Tag Archives: Marx Brothers

A Day at the Races (1937)

<strong class="MovieTitle">A Day at the Races</strong> (1937)

(On Cable TV, January 2018) Marx Brothers vehicle A Day at the Races, second in their MGM line-up, does feel a lot like the previous A Night at the Opera—individual set pieces for the Brothers, matronly role for Margaret Dumont, romantic subplot for the non-comedians Maureen O’Sullivan and Allan Jones, large-scale conclusion in a very public setting … it’s a formula, but it works even when it’s not as effective. Once again, I’m far more partial to Groucho’s absurdist repartee than Harpo’s silent act, but the result is decently funny, with a few highlights along the way: The musical numbers are actually pretty good (including pulling a harp out of a destroyed piano), even if the blackface sequence is hard to enjoy now despite the good rhythm of the song. Most of the comedy bits drag on a touch too long (or definitely too long for the “ice cream” sequence) but the charm of the Brothers usually make up for it. A Day at the Races isn’t quite as good as some of the previous Marx films, but it’s still watchable enough today.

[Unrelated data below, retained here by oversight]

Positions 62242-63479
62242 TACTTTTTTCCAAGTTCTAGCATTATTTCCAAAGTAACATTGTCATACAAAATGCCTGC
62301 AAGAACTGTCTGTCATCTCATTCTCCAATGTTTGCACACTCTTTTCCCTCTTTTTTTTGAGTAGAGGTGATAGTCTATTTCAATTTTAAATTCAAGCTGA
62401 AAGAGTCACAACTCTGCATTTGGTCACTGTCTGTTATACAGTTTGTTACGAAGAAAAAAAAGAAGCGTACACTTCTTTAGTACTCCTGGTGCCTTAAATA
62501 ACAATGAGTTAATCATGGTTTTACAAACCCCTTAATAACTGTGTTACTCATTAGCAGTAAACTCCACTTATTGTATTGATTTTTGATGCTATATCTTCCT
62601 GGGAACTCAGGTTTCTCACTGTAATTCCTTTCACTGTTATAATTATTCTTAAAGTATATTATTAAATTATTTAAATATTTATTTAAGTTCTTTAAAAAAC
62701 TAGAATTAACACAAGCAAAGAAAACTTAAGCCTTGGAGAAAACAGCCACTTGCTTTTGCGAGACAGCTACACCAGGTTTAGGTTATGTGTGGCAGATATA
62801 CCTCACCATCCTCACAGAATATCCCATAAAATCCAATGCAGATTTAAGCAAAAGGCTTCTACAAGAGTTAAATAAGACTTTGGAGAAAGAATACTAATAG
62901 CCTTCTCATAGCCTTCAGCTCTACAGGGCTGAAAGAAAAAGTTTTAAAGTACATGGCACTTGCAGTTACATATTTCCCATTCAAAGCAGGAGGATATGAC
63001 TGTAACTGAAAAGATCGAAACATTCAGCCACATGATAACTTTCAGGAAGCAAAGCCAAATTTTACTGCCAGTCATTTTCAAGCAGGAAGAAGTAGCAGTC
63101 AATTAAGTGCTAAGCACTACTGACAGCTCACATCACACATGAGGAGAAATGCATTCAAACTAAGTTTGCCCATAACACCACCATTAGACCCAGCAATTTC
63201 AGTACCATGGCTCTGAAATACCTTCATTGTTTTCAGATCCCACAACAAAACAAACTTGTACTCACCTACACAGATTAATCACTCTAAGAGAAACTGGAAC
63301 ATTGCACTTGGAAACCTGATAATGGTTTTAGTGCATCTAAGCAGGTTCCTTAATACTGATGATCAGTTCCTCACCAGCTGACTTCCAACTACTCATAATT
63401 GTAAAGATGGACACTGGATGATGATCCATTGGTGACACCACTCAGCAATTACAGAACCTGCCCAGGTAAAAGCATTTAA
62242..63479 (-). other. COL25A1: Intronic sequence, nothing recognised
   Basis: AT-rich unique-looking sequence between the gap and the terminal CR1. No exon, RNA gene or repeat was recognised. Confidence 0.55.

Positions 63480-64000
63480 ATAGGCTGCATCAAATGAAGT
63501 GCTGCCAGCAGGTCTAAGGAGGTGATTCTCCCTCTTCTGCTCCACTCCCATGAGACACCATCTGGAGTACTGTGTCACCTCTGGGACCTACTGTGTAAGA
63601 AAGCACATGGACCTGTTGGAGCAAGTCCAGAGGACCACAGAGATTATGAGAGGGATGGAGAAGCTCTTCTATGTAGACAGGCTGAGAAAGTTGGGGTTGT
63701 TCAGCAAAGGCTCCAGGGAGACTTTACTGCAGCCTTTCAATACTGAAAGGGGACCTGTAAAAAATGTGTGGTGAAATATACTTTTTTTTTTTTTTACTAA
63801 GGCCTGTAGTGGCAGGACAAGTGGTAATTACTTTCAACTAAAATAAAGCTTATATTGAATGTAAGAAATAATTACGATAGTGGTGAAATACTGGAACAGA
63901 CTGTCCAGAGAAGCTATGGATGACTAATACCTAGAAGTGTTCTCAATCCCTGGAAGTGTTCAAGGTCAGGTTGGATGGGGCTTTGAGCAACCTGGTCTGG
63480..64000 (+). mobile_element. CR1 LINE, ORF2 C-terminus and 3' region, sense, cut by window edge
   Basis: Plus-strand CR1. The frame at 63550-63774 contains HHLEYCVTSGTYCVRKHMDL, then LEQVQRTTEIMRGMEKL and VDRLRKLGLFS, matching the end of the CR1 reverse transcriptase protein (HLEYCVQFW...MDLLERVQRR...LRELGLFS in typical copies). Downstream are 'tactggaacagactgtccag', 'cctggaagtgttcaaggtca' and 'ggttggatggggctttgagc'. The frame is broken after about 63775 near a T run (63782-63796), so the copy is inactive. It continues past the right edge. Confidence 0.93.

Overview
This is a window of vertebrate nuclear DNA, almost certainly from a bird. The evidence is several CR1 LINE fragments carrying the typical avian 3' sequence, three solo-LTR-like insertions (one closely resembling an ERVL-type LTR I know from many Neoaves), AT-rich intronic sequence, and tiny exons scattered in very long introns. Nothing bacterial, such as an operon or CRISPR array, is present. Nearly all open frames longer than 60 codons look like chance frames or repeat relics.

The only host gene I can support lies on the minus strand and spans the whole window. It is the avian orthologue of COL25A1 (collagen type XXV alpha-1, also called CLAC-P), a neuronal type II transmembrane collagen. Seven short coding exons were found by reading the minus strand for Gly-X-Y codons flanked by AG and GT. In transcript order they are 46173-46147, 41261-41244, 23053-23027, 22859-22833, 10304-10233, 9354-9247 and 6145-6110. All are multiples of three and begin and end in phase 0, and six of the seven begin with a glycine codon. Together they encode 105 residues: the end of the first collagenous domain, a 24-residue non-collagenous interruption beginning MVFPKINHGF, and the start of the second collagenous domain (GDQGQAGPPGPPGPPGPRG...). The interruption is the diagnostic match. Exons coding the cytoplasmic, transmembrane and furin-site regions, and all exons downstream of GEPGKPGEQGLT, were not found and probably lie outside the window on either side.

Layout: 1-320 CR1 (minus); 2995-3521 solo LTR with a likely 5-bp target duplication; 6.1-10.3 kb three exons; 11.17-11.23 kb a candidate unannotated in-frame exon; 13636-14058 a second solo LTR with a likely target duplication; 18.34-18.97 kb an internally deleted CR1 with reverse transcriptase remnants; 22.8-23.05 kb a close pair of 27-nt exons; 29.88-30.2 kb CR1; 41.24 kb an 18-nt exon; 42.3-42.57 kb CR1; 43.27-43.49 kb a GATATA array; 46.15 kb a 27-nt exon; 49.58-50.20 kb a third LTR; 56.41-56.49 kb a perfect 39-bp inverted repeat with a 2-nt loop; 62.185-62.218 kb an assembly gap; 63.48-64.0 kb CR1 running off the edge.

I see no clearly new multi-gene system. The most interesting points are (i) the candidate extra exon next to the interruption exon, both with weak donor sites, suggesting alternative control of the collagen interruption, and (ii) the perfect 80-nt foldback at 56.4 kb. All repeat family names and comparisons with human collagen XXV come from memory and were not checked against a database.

A Night at the Opera (1935)

<strong class="MovieTitle">A Night at the Opera</strong> (1935)

(On Cable TV, December 2017) I’ve been meaning to go back to the Marx Brothers comedies, decades after seeing and loving Duck Soup. Fortunately, these eighty-year-old movies are still holiday fixtures, so I’m back with the Marxes starting with A Night at the Opera, the first of their MGM movies after leaving Paramount and being led to a more audience-friendly format. Sadly, the connective material that MGM imposed remains the weakest part of the film—who cares about a romance between two dull secondary characters, other than it provides the backdrop against which the brothers run wild? Plots are necessary, but it’s the individual comic sketches that make A Night at the Opera so memorable. Whether we’re talking about Groucho’s verbal pyrotechnics, the famous stateroom scene, the anarchic finale set among a malfunctioning theatre stage … or even the surprisingly engaging bit of piano-playing, this is a film of scenes and sequences. It doesn’t all work (I’ve never been much of a Harpo fan) and often overstays its welcome, but much of A Night at the Opera is still very funny today.